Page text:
The program began in 2003 and runs across the USA and Canada, and has helped by providing more than a million gifts to 700,000 seniors. An example of a request can be “a pair of reading glasses for Sam.”

When you purchase the request and place it in the designated box, it is then gathered by volunteers. These volunteers collect the items, wrap them, and deliver them to the seniors. 

You can give a lonely senior knowledge that someone cares;. A stranger went out of their way to get them something from their Christmas list.

Depression in seniors impairs their ability to function and enjoy life. It can also contribute to poorer overall health, not to mention a higher suicide risk. According to data collected in 2015, people 85 years old and older had the second-highest suicide rate in the U.S. 

If you are able to give up some of your time and a small amount of money, find a participating Be A Santa To A Senior location and grab a bulb (ornament). You will make that senior’s Christmas joyful, and unforgettable. Everyone can use a little pick-me-up during the holiday season, so why not be a Santa to a senior who needs it?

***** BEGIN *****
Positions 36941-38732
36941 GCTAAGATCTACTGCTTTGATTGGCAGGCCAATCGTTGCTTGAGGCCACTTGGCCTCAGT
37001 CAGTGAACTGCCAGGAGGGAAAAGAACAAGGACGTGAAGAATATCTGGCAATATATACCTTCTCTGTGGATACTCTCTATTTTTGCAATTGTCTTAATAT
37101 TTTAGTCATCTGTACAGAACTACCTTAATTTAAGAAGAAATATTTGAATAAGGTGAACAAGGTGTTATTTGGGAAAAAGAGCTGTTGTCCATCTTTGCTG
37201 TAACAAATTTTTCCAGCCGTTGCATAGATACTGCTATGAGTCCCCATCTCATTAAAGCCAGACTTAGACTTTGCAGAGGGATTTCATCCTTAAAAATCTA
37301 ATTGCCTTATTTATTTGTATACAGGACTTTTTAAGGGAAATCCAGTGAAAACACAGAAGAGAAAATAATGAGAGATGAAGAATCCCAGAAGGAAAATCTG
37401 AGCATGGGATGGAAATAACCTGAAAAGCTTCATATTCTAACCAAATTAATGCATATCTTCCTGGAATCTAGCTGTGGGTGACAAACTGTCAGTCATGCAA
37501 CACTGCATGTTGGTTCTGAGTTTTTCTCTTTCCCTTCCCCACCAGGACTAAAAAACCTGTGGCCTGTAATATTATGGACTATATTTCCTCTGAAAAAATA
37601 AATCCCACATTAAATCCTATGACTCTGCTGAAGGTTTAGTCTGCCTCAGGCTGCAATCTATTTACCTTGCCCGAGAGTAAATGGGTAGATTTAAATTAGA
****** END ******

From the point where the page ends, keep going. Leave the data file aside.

Happy Make a Difference Day!

While it isn’t Christmas or Halloween, we can still appreciate Make a Difference Day, a national day set aside for observing togetherness. Every fourth Saturday in October is dedicated to this idea. This year it is October 26th. It is mostly used as a great excuse to go out and bring your community together. While the focus is more on volunteer work, any type of service or gathering will serve to honor the spirit of this holiday.

happy volunteers for Make a Difference Day
You’ll find great people out on this day. Sign up at a local charity or search online.

When a leap year comes around, people often muse on what they can do with the time. In 1992, USA Weekend magazine, a large periodical, offered a suggestion for that year’s ‘leap day’. Why not take is as a way to improve the lives of others? It became so popular, the day was made into an official holiday. This year is October 26th, but it changes. So, next year will be October 24, 2020.

How Can You Help?

You don’t have to wait for a leap year to do some good in the world. Think about the time you have and plan for this October to get out and make someone’s day. Think about ay cause you feel particularly drawn to, or a group of individuals that you see need help. Just one day of service out of your year can make a difference in their lives.